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History Of Drug Banning in Sport
1886: The first recorded death was in 1886 when a cyclist, Linton, died from an overdose of trimethyl.
1904: The first near death in modern Olympics where a marathon runner, Thomas Hicks, was using a mixture of brandy and strychnine.
No Specific Date: Most drugs involved alcohol and strychnine. Heroin, caffeine and cocaine were also widely used until heroin and cocaine became available only on prescription.
1930s: The Soviet team used male hormones to increase power and strength and the Americans developed steroids as a response.
1950s: The Soviet team used male hormones to increase power and strength and the Americans developed steroids as a response.
1952: One of the first noticeable doping cases involving amphetamines which occurred at the Winter Olympics. Several speed skaters became ill and needed medical attention.
1967: The IOC took action after the death of Tommy Simpson (due to the illegal taking of amphetamines) in the Tour de France.
1968: The IOC decided on a definition of doping and developed a banned list of substances. Testing began at the Olympic games.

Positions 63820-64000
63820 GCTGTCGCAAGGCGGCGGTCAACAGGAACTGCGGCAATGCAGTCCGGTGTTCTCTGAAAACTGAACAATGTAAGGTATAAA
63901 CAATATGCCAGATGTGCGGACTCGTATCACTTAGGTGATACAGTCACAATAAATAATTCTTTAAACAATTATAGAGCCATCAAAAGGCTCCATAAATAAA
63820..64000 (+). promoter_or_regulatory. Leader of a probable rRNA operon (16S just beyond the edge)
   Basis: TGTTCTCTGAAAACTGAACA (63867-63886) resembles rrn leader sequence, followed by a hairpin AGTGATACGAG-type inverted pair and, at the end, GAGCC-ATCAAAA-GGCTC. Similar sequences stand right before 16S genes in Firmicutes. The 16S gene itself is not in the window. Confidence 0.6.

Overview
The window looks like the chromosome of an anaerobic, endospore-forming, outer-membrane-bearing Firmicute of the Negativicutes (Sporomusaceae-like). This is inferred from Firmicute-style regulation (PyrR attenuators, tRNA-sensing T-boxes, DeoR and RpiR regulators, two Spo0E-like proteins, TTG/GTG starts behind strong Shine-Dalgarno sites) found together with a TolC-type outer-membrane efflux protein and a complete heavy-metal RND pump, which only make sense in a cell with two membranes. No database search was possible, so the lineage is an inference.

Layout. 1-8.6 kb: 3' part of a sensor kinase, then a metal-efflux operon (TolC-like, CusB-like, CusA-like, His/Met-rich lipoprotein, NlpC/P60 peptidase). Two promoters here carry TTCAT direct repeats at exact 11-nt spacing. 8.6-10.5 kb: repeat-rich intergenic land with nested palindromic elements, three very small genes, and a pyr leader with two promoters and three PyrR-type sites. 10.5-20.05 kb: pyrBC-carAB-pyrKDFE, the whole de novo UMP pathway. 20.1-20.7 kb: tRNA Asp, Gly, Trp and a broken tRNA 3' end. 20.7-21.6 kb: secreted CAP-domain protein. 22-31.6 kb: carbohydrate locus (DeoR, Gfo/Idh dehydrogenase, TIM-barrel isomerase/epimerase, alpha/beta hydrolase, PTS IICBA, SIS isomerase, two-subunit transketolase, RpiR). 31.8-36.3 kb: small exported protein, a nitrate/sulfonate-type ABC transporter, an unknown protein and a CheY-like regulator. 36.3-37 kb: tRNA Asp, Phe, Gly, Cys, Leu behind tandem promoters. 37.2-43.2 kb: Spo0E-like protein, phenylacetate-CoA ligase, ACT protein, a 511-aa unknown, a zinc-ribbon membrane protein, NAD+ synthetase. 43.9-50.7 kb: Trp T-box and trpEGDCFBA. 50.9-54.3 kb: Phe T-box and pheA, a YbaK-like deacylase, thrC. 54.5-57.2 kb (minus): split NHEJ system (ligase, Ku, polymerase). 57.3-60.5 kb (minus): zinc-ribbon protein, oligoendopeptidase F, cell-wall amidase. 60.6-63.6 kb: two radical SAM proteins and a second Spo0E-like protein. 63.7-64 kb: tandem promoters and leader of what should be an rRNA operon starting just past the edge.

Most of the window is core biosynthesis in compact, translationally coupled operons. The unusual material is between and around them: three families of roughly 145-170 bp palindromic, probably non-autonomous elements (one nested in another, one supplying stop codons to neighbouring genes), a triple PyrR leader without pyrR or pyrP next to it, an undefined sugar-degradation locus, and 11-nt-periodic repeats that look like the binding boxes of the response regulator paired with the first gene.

1988: At the Seoul Olympics, Ben Johnson tested positive for a banned anabolic steroid, was stripped of his gold medal and was suspended for two years.
1988: Drug use had continued. Due to the significance of the problem, the Senate Standing Committee on Environment, Recreation and the Arts began an inquiry into the use by Australian sportsmen and sportswomen of performance enhancing drugs and the role to be played by Commonwealth agencies.
1990: An interim report of the Senate Standing Committee on Environment, Recreation and the Arts was published.
1990: A second report of the Senate Standing Committee on Environment, Recreation and the Arts was published.
1990: The Australian Sports Drug Agency was established by the Australian Sports Drug Agency Act 1990 (ASDA Act).
1991: The Agency became a statutory authority.